Places Where Time Stops

I love bars.  In fact, bars and good libraries are my two favorite places on earth.  I can sit in both for hours.

I even like chain bars.  They at the least offer a good selection of beers and televisions with sports on them.

However, I mostly love the small neighborhood bar.  Old stained wooden bars with actual brass rails for your feet.  Surly yet friendly bartenders who have been there forever serve you (if you’re lucky) locally brewed beer.  There are usually patrons who know each other, know the staff, and some of whom will actually talk to you even if you aren’t a regular.

Bars are great places to relax and be yourself while enjoying being with and around other people.  Once you come in through the doors whatever else is going on outside is left there.  Entering a good bar is like entering a warm embrace from a friend.  I think I just described the whole premise behind Cheers.

Libraries are different.  A good library is like a cathedral.  It is a sacred place that houses all of humanity, and all the knowledge it contains is free.  All of what came before and what may come in the future is yours if you are willing to accept it.  All you have to do is walk in, pick up the books, find a nice quiet spot, and read.  Today, however, finding that quiet spot is becoming increasingly difficult.  In smaller libraries with the computer labs, wifi connections, and other sundry things going on it is sometimes difficult to find a nice spot to just read.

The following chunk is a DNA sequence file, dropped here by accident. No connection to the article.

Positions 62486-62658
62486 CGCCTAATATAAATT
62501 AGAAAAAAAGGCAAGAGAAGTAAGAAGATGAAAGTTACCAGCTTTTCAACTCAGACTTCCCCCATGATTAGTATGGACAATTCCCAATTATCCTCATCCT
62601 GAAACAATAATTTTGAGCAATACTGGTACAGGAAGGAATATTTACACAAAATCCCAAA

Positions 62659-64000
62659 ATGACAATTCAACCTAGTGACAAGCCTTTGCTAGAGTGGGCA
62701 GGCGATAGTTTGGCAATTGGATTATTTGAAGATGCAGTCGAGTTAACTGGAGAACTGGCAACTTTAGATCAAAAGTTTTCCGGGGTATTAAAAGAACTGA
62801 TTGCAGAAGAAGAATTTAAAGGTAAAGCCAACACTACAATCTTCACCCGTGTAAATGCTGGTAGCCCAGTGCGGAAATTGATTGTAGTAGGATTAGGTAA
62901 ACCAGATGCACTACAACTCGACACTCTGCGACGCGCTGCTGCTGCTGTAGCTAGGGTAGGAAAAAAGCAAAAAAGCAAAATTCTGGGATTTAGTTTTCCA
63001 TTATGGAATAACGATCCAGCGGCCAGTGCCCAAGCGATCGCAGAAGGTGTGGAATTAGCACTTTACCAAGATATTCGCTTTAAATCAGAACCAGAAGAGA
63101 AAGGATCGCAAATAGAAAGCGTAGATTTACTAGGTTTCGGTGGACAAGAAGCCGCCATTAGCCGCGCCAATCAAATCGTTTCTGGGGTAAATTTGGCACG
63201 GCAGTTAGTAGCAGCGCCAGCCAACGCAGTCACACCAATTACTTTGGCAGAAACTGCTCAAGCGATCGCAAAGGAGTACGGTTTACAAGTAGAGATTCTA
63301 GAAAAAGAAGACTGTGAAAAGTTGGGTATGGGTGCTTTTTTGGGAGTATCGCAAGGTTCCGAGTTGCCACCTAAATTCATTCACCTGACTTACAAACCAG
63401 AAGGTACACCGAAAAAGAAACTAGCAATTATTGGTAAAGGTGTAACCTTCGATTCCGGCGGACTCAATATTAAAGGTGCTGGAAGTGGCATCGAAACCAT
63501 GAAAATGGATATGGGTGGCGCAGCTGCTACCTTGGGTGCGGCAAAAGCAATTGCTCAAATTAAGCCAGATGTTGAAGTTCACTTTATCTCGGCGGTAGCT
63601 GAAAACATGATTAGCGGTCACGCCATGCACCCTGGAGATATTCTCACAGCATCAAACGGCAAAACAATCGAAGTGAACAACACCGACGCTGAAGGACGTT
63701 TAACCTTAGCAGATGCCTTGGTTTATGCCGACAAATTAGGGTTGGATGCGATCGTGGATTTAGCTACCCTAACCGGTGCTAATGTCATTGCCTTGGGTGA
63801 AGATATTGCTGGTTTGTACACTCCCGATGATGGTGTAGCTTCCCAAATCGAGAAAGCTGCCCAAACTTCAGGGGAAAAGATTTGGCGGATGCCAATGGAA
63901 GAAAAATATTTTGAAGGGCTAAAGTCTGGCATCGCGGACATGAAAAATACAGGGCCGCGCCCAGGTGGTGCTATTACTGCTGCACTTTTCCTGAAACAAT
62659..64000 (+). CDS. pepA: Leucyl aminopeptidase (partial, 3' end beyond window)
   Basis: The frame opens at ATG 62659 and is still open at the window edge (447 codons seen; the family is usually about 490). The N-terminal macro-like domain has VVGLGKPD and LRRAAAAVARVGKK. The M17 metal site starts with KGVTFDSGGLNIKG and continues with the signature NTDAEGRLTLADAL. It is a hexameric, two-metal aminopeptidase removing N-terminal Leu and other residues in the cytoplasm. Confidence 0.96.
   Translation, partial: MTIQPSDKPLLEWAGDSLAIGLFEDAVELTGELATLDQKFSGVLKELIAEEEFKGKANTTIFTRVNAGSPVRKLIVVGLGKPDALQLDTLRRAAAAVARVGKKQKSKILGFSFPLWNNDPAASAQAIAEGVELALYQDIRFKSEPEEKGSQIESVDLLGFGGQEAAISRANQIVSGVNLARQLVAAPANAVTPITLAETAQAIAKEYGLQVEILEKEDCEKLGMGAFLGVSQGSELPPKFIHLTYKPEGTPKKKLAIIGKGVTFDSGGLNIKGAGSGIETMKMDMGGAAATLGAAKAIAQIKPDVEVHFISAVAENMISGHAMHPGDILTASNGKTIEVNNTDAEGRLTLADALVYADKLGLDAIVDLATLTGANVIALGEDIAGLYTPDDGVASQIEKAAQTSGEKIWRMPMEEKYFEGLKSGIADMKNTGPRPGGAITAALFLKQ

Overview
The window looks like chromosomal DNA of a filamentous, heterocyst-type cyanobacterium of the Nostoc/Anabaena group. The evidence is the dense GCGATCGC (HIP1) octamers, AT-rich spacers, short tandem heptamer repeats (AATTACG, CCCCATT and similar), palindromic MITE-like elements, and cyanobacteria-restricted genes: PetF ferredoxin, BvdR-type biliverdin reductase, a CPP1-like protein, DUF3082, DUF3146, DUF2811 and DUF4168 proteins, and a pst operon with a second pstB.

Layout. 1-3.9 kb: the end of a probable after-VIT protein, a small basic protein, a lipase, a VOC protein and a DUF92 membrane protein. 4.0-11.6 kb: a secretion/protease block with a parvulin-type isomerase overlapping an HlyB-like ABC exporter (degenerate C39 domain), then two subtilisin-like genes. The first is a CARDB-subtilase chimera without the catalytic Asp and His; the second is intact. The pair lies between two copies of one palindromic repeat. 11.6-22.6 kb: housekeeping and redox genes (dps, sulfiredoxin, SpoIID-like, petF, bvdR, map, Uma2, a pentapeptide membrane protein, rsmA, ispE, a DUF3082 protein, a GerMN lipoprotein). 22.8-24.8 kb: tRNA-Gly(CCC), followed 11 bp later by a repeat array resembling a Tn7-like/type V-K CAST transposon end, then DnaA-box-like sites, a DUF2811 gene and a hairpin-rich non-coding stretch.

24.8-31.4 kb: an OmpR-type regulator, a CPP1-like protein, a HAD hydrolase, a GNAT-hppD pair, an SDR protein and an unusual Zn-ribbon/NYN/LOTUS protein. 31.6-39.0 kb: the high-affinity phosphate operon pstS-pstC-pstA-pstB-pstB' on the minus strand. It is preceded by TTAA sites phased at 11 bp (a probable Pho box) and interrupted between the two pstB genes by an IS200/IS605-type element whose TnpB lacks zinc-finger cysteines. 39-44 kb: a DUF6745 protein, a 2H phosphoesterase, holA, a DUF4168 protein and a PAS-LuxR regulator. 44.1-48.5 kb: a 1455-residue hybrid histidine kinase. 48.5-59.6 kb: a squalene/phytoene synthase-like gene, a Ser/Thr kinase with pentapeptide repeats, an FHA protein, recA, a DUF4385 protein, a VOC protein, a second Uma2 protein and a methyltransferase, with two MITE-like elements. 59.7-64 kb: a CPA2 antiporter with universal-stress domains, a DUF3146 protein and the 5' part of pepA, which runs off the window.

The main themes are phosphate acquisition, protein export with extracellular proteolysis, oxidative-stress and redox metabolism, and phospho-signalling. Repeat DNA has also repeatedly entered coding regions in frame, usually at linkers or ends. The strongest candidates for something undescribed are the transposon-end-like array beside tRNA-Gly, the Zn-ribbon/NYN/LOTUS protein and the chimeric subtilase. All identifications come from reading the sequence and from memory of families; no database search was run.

Whenever I enter either a bar or a library time stops for me.  There is no out there.  There is no hurry to be somewhere or do something.  There is only being in this place and enjoying everything that it provides.  In their own way each provides a sense of community and of belonging to something greater than me.  Bars give you an immediate connection to the world.  A visceral, “you are here” now feeling.  Libraries connect you to the past and to all of human history.  If allows you to debate and wrestle with the greatest ideas and words ever written.

Many will ask, “Can’t you get that in church or with your family?”  Yes, most people do.  Maybe it is some flaw in me or some defect in my emotional state, but I don’t always feel that with church or family.  Maybe there is some screwed up part of me that would rather be with 20 drunken strangers or my favorite dead writers.  I can’t say.  Honestly, I don’t want to say.

All I know is this, many a moment in my life has been spent sitting on bar stools hearing a goofy joke/story or walking down musty aisles trying to find the next old big idea to wrestle with for a couple of hours.  That may be a flaw that will come back to bite me at some point in life, but I’m willing to risk it.

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